PBP nights are long – around 10 hours of darkness at the end of August – and dark on mostly unlit roads with little in the way of white lines or edge markings. And you could have to ride through 3 or 4 such nights. Efficient and bomb-proof lighting is a must, and now is the time to start assembling a viable system for next August. For the rest of us who may only do a few night rides in a year, much of this is still good practise although it is possible to make use of other strategies on one-night rides.
Any lighting system can fail, so complete backup is also necessary. That’s two front lights, two rear, and the means to power them all. I would also advocate the use of an additional LED front light, especially for battery users who can make it help out with all sorts of run-time problems on the long night-time legs.
To deal briefly with the rear first – regardless of what system is used at the front, I hope most riders now recognise the value of a modern battery-powered LED light for the rear – especially in open-road situations. These lights are quite simply magnitudes better, in terms of performance, convenience and especially in terms of reliability, than any traditional filament lamp driven by battery or generator. A steady light is required for the PBP and I think the best multi-LED designs are much more eye-catching than the new ‘BS-approved’ single-LED models.
These things won’t fail – but they might get stolen, damaged in a fall, or waterlogged in a deluge. For this reason I would keep my backup rear light packed away in my luggage and wrapped in polythene, not tacked to the back of the bike. The Vistalite VL700 is an outstandly bright rear LED light, and is also a very tidy, compact design. But it uses AAA cells so has very poor run time compared with most. I therefore suggest two of these lights, one on the bike and one packed away, to be swapped over after the second night.
I should add that Sheila, of course, will be flaunting the best technology by running my own design of steady LED light, which is far brighter than any comparable commercial offering, a development of those used by many UK riders in 1991 and 1995. However the best commercial lights are very good, and in fact for general riding I use a commercial light in preference to my own designs, as I often like to run it in flashing mode.
At the front there are two requirements – to see they way ahead and spot the waymarkers on those dark lanes, and to be visible to oncoming road users. It’s my firm belief that no single light can do both these jobs well and at the same time (except perhaps the ultra-bright CatEye Stadium which is not really a practical proposition for PBP). The reason for this is that, in order to see the way ahead, the headlight needs to have a well- constructed beam which will be pointed slightly downwards at the road. Oncoming traffic sees only peripheral spill from this light, and that is simply not good enough.
The answer is an LED light. I know many people disagree with me really strongly on this, so I won’t go on about it too much. To me, the logic is inescapable – if LEDs work well at the back (and they do), then they can do the same job just as well at the front. Ideally you need the latest brightest Yellow or White LEDs and elsewhere I describe my prototype White LED light which was a great success on its first outing at the Doncaster 600. Commercial white LED lights are beginning to appear and the Knightlite Koncorde has had good reviews.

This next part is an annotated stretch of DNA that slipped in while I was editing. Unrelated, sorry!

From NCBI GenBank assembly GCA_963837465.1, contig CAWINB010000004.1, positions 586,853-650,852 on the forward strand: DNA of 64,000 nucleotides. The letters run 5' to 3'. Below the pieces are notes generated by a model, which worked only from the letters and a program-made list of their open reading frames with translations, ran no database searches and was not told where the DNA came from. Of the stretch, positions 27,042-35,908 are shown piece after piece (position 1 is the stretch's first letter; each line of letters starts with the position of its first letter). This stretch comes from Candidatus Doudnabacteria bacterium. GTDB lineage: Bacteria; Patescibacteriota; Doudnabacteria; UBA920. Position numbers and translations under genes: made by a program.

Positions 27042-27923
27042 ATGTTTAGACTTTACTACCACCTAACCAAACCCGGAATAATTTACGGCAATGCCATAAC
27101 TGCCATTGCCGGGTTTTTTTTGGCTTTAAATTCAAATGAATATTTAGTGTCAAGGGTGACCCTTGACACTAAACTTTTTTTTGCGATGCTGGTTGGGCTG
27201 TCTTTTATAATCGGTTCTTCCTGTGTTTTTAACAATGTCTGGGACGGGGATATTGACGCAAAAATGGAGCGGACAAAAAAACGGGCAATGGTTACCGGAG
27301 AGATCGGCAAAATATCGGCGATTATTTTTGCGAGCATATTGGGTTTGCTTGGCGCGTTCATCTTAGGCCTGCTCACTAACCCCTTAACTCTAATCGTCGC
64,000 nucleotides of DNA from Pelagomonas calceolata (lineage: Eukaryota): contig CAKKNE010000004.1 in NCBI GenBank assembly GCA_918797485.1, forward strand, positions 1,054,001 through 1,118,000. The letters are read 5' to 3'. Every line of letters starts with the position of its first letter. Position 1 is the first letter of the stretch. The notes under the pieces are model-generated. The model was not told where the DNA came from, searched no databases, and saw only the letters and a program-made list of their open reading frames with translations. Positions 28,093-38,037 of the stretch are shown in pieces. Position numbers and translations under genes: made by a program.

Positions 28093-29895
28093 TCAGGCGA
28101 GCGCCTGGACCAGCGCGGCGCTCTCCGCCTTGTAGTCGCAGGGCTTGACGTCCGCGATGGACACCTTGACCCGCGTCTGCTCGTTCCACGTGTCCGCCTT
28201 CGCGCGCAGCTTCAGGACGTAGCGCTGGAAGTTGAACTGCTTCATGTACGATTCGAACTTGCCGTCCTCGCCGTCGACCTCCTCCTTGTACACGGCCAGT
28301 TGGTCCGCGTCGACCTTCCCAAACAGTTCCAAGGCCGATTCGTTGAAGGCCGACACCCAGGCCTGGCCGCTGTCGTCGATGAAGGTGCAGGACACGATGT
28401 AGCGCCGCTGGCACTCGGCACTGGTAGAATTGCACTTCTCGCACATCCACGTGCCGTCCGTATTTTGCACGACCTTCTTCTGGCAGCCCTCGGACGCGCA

FRONT LIGHTING – GENERATOR
We now come to the MTB headlight, and the fascinating choice between battery or generator. I prefer batteries myself, but there is no question that a new breed of very efficient generators has come available in the last few years, and, for the specific job of getting through four nights of PBP, I think the outstanding new Schmidt Original hub generator has to be the best tool for the job – at a price. To judge from the comparative review in last February’s CT&C;, the drag from this generator would add about 1 hour 15 to a 75 hour PBP – which is peanuts in exchange for the peace of mind and consistent good quality light it would provide. And, noting Pamela Blalock’s letter in Arrivee 61, if you use an Avocet computer it’ll drive that, too!
photo thanks to Joshua Putnam
Other possibilities, although I don’t think these are in the same league, would be the AXA or Union Turbo sidewall generators, front-mounted, or the FER hub-driven generator. I worry about sidewall generators on long rides because of the tyre wear problem, but if you like to use thickish tyres they would be OK. But both the AXA and Union are very noisy. And the FER is perhaps not robust enough for four long nights on the road. But all of these offer zero daytime drag, and are the only alternatives to come close to the Schmidt in terms of overall (taking night and day together) efficiency. Some people will be surprised that I don’t include the Shimano in this shortlist, as it is indeed of comparable efficiency to the Schmidt – but this unit has the peculiarity of high daytime drag which drops the overall efficiency figure right down.
Some of these come with their own front light assemblies, but the Lumotec seems to be the best front light designed specifically for generator use. The new Oval version of this light is an interesting variation on the more familiar circular light, but does not have a switch – so would work best with sidewall or BB generators. Neither version is suitable for handlebar mounting unless you bodge some sort of special bracket. Both can optionally be bought as ‘Plus’ versions, with built-in LED ‘standlight’. In the newer Oval it’s a white LED. However these ‘Plus’ versions are very expensive and the extra circuitry is a potential point of failure, so beware.
It’s quite pointless to use the generator to drive a back light as well – that’s just unnecessary wiring, a potential source of failure, and a battery LED will do the job so much better. Just be sure the front light is well protected with a pair of zener diodes (the Lumotec has them built in). Using the Schmidt, with its ultra low drag, you can fit a second front light in series for double power on the fast sections. According to figures from Andreas Oehler, who works at the Schmidt factory, the drag when supplying two lights at 20kph is still only 8.3W – lower than that of the AXA, Union or FER when supplying just a single light!